Results: Niacin decreased OxPL-apoB levels (median [interquartile range]; 3.5 [2.2-9.2] nM to 3.1 [1.8-7.2] nM, P < .01) and Lp(a) (10.9 [4.6-38.4] to 9.3 [3.1-32.9] mg/dL, P < .01). In contrast, E/S and E/S/N significantly increased OxPL-apoB (3.5 [2.1-7.8] to 4.9 [3.0-11.1] nM, P < .01) and (3.3 [1.9-9.3] to 4.3 [2.6-11.2] nM, P < .01), respectively and Lp(a) (11.5 [6.1-36.4] to 14.9 [6.6-54.6] mg/dL, P < .01) and (11.3 [5.4-43.8] to 11.6 [5.9-52.8] mg/dL, P < .01), respectively. The systematic review of statins and diet demonstrated 23.8% and 21.3% mean increases in OxPL-apoB and 10.6% and 19.4% increases in Lp(a), respectively. However 44.1% and 52.0% decreases in OxPL-apoB and Lp(a), respectively, were present with Lp(a)-lowering therapies.

Conclusions: This study demonstrates differential changes in OxPL-apoB and Lp(a) with various lipid-lowering approaches. These changes in OxPL-apoB and Lp(a) may provide insights into the results and interpretation of recent cardiovascular disease outcomes trials.
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http://dx.doi.org/10.1016/j.jacl.2016.01.005DOI Listing
October 2017

Lipoprotein(a) and oxidized phospholipids in calcific aortic valve stenosis.

Curr Opin Cardiol 2016 07;31(4):440-50

Division of Cardiovascular Diseases, Sulpizio Cardiovascular Center, Department of Medicine, University of California San Diego, La Jolla, California, USA.

Purpose Of Review: As the incidence of calcific aortic valve stenosis increases with the aging of the population, improved understanding and novel therapies to reduce its progression and need for aortic valve replacement are urgently needed.

Recent Findings: Lipoprotein(a) is the only monogenetic risk factor for calcific aortic stenosis. Elevated levels are a strong, causal, independent risk factor, as demonstrated in epidemiological, genome-wide association studies and Mendelian randomization studies. Lipoprotein(a) is the major lipoprotein carrier of oxidized phospholipids, which are proinflammatory and promote calcification of vascular cells, two key pathophysiological drivers of aortic stenosis. Elevated plasma lipoprotein(a) and oxidized phospholipids predict progression of pre-existing aortic stenosis and need for aortic valve replacement. The failure of statin trials in pre-existing aortic stenosis may be partially due to an increase in lipoprotein(a) and oxidized phospholipid levels caused by statins. Antisense oligonucleotides targeted to apo(a) are in Phase 2 clinical development and shown to lower both lipoprotein(a) and oxidized phospholipids.

Summary: Lipoprotein(a) and oxidized phospholipids are key therapeutic targets in calcific aortic stenosis. Strategies aimed at potent lipoprotein(a) lowering to normalize levels and/or to suppress the proinflammatory effects of oxidized phospholipids may prevent progression of this disease.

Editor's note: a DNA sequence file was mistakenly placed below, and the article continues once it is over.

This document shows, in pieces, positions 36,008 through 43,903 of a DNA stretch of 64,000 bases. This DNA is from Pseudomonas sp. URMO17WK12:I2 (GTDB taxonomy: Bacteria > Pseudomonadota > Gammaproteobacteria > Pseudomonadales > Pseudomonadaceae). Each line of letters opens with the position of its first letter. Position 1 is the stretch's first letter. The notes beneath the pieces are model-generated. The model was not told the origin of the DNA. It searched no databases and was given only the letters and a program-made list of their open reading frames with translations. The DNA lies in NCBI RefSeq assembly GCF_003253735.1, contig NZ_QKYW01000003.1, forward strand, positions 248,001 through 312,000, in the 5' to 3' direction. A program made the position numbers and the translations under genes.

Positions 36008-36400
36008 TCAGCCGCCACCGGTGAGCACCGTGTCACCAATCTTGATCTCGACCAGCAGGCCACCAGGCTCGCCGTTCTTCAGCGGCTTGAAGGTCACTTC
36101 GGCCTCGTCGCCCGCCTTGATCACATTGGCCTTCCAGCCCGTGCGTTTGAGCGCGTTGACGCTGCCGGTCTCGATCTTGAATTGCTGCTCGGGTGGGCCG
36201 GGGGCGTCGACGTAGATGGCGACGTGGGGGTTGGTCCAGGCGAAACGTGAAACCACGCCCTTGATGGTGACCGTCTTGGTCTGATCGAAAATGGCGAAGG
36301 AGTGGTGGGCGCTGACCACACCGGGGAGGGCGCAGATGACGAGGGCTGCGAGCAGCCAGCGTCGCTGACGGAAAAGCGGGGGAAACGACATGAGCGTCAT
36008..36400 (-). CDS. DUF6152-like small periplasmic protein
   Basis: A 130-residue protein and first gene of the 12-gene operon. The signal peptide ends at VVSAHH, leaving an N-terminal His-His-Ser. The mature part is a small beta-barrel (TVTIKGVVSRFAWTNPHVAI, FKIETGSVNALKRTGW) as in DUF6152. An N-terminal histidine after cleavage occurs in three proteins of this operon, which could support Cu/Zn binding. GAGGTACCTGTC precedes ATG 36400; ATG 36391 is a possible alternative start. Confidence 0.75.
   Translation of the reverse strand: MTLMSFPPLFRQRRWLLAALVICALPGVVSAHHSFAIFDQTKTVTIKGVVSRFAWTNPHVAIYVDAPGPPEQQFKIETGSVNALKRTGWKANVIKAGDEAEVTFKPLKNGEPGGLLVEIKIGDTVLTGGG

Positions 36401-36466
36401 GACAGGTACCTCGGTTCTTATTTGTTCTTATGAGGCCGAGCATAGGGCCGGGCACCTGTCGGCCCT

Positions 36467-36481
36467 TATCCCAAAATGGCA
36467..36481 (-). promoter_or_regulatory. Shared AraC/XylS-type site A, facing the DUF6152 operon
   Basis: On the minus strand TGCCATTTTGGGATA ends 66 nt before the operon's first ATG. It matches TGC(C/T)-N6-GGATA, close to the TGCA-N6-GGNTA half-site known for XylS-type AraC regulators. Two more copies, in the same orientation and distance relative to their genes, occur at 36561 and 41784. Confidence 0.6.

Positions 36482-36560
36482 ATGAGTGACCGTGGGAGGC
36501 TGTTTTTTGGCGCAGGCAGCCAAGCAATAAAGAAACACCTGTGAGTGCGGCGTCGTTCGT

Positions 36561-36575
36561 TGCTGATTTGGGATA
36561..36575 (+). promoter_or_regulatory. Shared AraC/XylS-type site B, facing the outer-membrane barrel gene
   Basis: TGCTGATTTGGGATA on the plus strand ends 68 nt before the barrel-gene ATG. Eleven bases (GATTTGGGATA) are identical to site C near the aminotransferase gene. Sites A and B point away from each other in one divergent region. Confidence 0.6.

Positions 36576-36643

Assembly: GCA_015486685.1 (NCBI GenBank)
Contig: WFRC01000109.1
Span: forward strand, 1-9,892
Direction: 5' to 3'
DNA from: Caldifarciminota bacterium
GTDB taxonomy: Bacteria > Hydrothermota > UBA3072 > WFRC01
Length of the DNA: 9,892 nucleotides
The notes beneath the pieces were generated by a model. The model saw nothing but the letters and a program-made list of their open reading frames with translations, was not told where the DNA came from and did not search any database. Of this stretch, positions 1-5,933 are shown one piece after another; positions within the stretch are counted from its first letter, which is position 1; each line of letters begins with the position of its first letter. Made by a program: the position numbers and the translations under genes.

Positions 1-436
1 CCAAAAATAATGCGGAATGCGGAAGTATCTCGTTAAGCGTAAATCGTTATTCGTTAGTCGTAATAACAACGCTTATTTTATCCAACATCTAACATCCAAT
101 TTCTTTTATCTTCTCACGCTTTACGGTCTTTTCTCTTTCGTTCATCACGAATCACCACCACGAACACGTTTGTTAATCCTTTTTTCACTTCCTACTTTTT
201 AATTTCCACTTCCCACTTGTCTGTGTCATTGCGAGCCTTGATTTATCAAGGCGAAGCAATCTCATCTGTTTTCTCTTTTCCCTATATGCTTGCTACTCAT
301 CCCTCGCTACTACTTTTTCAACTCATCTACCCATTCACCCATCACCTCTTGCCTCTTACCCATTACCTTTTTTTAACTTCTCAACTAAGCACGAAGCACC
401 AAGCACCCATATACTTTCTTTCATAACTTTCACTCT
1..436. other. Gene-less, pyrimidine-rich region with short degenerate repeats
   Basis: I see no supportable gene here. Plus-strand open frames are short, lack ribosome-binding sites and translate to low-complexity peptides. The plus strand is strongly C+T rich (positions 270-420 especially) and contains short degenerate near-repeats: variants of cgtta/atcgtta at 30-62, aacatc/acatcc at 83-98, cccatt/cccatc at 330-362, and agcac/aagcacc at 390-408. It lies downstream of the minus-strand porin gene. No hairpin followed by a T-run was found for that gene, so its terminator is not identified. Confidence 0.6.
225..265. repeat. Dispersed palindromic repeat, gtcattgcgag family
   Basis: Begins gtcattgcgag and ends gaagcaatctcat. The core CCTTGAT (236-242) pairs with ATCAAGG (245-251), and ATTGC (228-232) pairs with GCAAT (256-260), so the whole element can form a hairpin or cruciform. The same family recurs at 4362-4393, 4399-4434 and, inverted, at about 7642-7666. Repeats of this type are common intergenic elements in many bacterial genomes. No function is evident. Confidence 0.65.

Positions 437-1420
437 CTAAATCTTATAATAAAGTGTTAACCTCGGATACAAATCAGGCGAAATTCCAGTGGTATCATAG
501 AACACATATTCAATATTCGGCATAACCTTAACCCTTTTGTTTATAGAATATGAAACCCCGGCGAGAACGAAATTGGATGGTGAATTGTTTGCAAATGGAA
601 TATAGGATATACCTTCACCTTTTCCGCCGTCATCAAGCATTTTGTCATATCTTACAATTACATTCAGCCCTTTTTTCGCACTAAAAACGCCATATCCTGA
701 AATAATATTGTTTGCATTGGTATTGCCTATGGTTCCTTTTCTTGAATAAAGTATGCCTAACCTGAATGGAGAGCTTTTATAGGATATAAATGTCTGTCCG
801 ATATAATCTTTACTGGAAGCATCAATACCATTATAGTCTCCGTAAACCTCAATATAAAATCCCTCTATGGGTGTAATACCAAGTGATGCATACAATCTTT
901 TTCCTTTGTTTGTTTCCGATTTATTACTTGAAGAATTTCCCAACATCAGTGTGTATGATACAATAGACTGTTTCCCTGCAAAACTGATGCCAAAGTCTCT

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http://dx.doi.org/10.1097/HCO.0000000000000300DOI Listing
http://www.ncbi.nlm.nih.gov/pmc/articles/PMC4956483PMC
July 2016

PCSK9 Association With Lipoprotein(a).

Circ Res 2016 06 27;119(1):29-35. Epub 2016 Apr 27.

From the Department of Medicine, Center for Preventive Cardiology, Knight Cardiovascular Institute, Portland, OR (H.T., D.C., D.P., M.D.S., I.G., P.B.D., S.F.); School of Public Health, Oregon Health and Science University, Portland (J.M.); Sulpizio Cardiovascular Center, Vascular Medicine Program, University of California at San Diego, La Jolla (C.Y., S.T.); Inra UMR1280, Université de Nantes, CHU Hôtel-Dieu, Nantes, France (M.C., G.L.); Inserm UMR 1188, Sainte-Clotilde, France (G.L.); Université de la Réunion, Faculté de Médecine, Saint-Denis, France (G.L.); and CHU de la Réunion, Saint-Denis, France (G.L.).

Rationale: Lipoprotein(a) [Lp(a)] is a highly atherogenic low-density lipoprotein-like particle characterized by the presence of apoprotein(a) [apo(a)] bound to apolipoprotein B. Proprotein convertase subtilisin/kexin type 9 (PCSK9) selectively binds low-density lipoprotein; we hypothesized that it can also be associated with Lp(a) in plasma.

Objective: Characterize the association of PCSK9 and Lp(a) in 39 subjects with high Lp(a) levels (range 39-320 mg/dL) and in transgenic mice expressing either human apo(a) only or human Lp(a) (via coexpression of human apo(a) and human apolipoprotein B).

Methods And Results: We show that PCSK9 is physically associated with Lp(a) in vivo using 3 different approaches: (1) analysis of Lp(a) fractions isolated by ultracentrifugation; (2) immunoprecipitation of plasma using antibodies to PCSK9 and immunodetection of apo(a); (3) ELISA quantification of Lp(a)-associated PCSK9. Plasma PCSK9 levels correlated with Lp(a) levels, but not with the number of kringle IV-2 repeats. PCSK9 did not bind to apo(a) only, and the association of PCSK9 with Lp(a) was not affected by the loss of the apo(a) region responsible for binding oxidized phospholipids. Preferential association of PCSK9 with Lp(a) versus low-density lipoprotein (1.7-fold increase) was seen in subjects with high Lp(a) and normal low-density lipoprotein. Finally, Lp(a)-associated PCSK9 levels directly correlated with plasma Lp(a) levels but not with total plasma PCSK9 levels.

Conclusions: Our results show, for the first time, that plasma PCSK9 is found in association with Lp(a) particles in humans with high Lp(a) levels and in mice carrying human Lp(a). Lp(a)-bound PCSK9 may be pursued as a biomarker for cardiovascular risk.
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http://dx.doi.org/10.1161/CIRCRESAHA.116.308811DOI Listing
http://www.ncbi.nlm.nih.gov/pmc/articles/PMC4920709PMC
June 2016

The role of lipoprotein(a) in progression of renal disease: Causality or reverse causality?

J Diabetes Complications 2016 07 7;30(5):755-7. Epub 2016 Apr 7.

Division of Cardiovascular Diseases, Sulpizio Cardiovascular Center, Department of Medicine, University of California, La Jolla, CA. Electronic address:

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http://dx.doi.org/10.1016/j.jdiacomp.2016.04.001DOI Listing
July 2016